John Your feet barely fit on it. And it’s one thing when they’re two, four, six, eight, 10 feet off the ground, but as they get higher and higher, this is the scariest looking thing. Just if you look at it, you’re thinking, okay, wait a sec, I don’t want to do this. And so they go up sequentially up to the highest one, I’m going to say it’s 40 or 50 feet off the ground. It is really high. And so we’re looking at this, I’m with my kids, and we all decide, okay, we’re going to do it. You get strapped up in the harness, we’re watching a couple of people do it before us. 

 

John People are falling off. Sky goes first, brave, brave soul, and she makes it up maybe four, I’m going to say, like maybe up to the eight foot type of thing and then she jumps off and you know just kind of freezes up there. So that sets the tone for this and then Nick goes and I’m honestly I’m watching Nick do this thing and he’s he’s wobbling as he goes now he gets up to the 8 foot one and then the 10 foot one and again you kind of got it you’re not jumping but you’re really making a full commitment once you put your foot out there again you can’t just kind of feel it and see if you get your balance you really have to make the full commitment so he goes to the 10 foot then he goes to the 14 foot, 16 foot, 18 foot, 20 foot, and I’m seeing now at this point, he’s about halfway through the course, these telephone poles are wobbling. I mean, he’s literally standing on the 20 foot one and it’s swaying back and forth and he’s like yelling, he’s like, and he just can’t, he’s like, okay, I don’t think I can go anymore. 

 

John And he’s halfway there and we’re cheering him on and stuff like that and he takes another step and he makes it to the 22 foot and the 24 foot and the 26 and the 28 and now he’s up past 30 he’s almost there he’s probably got 5 or 6 more to go and he gets all the way to the very one before the last one now this one is truly terrifying looking because it just seemingly looks even like a further like they’ve spaced it out even further this one actually looks like you have to jump to really get to it and sure enough I’m watching him and he musters up the courage and he does it and he makes it all the way to the end makes it to the top and then he jumps off and you know high five and super pumped well I’m watching this I am now terrified I am I am truly shaking shaking like a leaf I don’t want to do this thing. I really don’t.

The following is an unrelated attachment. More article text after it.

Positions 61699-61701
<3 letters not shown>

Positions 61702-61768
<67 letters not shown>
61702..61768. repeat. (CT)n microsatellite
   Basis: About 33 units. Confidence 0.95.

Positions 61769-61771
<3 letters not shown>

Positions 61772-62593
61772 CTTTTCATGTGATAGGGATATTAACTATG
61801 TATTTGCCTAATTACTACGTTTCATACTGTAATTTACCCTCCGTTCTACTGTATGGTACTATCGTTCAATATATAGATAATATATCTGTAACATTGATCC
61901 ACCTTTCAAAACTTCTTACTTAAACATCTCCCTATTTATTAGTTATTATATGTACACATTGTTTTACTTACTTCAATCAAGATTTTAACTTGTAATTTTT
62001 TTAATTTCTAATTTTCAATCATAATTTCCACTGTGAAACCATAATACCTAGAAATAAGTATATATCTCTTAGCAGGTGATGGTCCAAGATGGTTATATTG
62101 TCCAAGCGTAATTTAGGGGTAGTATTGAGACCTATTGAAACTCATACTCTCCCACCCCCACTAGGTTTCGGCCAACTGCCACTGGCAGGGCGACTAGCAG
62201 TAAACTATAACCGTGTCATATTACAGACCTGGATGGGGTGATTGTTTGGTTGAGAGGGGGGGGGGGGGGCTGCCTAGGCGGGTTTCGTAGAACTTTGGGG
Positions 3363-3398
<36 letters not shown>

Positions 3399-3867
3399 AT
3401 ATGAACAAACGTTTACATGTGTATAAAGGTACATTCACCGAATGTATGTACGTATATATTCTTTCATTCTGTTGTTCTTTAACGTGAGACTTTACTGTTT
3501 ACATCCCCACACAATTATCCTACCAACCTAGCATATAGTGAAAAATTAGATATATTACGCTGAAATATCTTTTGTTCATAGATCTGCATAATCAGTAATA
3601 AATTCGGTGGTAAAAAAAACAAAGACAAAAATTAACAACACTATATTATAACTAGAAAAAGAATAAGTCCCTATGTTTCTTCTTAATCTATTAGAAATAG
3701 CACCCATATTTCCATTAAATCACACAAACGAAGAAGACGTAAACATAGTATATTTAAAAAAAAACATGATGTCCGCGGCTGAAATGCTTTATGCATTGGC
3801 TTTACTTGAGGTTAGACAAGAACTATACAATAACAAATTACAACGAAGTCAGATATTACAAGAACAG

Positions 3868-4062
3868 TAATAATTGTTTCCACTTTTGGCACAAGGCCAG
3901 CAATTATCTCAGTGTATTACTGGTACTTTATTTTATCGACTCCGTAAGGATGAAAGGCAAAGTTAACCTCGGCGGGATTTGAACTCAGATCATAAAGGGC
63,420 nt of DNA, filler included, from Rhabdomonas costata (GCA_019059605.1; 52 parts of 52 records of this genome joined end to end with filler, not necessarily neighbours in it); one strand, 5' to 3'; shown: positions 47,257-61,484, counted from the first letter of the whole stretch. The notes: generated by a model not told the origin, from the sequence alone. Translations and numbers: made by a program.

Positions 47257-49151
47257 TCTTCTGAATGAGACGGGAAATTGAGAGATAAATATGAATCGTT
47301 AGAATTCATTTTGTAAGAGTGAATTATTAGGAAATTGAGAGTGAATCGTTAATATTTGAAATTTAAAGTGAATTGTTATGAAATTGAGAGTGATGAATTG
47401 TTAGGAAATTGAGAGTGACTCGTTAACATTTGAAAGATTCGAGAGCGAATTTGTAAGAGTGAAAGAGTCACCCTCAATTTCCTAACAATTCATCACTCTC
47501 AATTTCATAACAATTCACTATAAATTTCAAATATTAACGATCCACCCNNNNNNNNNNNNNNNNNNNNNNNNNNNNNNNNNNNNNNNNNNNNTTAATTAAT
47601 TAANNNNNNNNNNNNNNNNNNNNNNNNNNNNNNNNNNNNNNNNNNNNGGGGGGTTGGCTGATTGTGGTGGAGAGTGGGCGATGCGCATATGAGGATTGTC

John And then something just like went through my mind. I’m like, you know what? I’m just going to do this because part of what I saw him do was as he stopped and waited and stood there and swaying back and forth, his fear was like elevated and it kind of froze him. And that’s what happened with Sky. So I’m like, you know what, I’m literally just not going to think and I’m just going to go from one to the next to the next to the next and I’m just going to do it reasonably as fast as I can. I’m not going to run and jump. I’m going to do it though without hesitation. And I just went from one to the second to the third to the fourth to the fifth I got all the way to like you know I had one or two more I’m hesitating a little bit but I just made that last final leap and barely like terrified I’m standing up on this last one swaying back and forth almost in disbelief like that I went that fast and and then I jumped off and landed safely and this and that. And just unbelievable feeling. But here was the key thing. 

 

John The thing that this made me realize is how important, you know, last episode I talked about fear factor and how you can change your ability to handle fear based on changing your surroundings. I gave the example of watching a movie with somebody, a scary movie, versus watching it by yourself in a dark, old house that’s uninhabited and, you know, you’re up in the attic. I mean just like terrifying situation makes a really scary situation that much worse versus if you watch it with other people. Go back to that episode, take a listen. But this is another factor, right? So the worst part about fear is that we tend to make it worse by just waiting, right? That the anticipation is the worst part. 

 

John So there’s so many scary things that we have to do in stepping outside our comfort zone and the worst part of it is not actually the moment that we’re doing it. It’s all those moments before that we’re thinking about it and we’re thinking about it. We’re not thinking about the success. We’re thinking about the failure. We’re thinking about falling off and, you know, falling off this pole and this girl’s not able to hold me and I splat on the ground. I’m thinking about the worst-case scenario. So if I’m thinking about that call, that big call that’s making me really nervous, I don’t want to make it, I’m not thinking about making the call and having a successful outcome. The more I’m thinking, I’m actually anticipating and drumming up all these horrible scenarios in my mind. 

 

John I’m thinking about this person hanging up on me or not being receptive or if I’m thinking about taking a chance with something, I’m just thinking the longer I think about all the possible things that could go wrong. I’m thinking about the embarrassment, the failure, the setback, the rejection, the disappointment, whatever it is. Those are the things that are filling my mind. That’s just human tendency. So the next time you’re facing a fear, just jump at it. You know, we’ve had all kinds of situations. I know you guys, I’m doing this and you’re listening to this. You’re thinking, yeah, you know, there’s tons of times either I chickened out and never did anything or I waited so long that it ultimately, I didn’t have the success I could have had.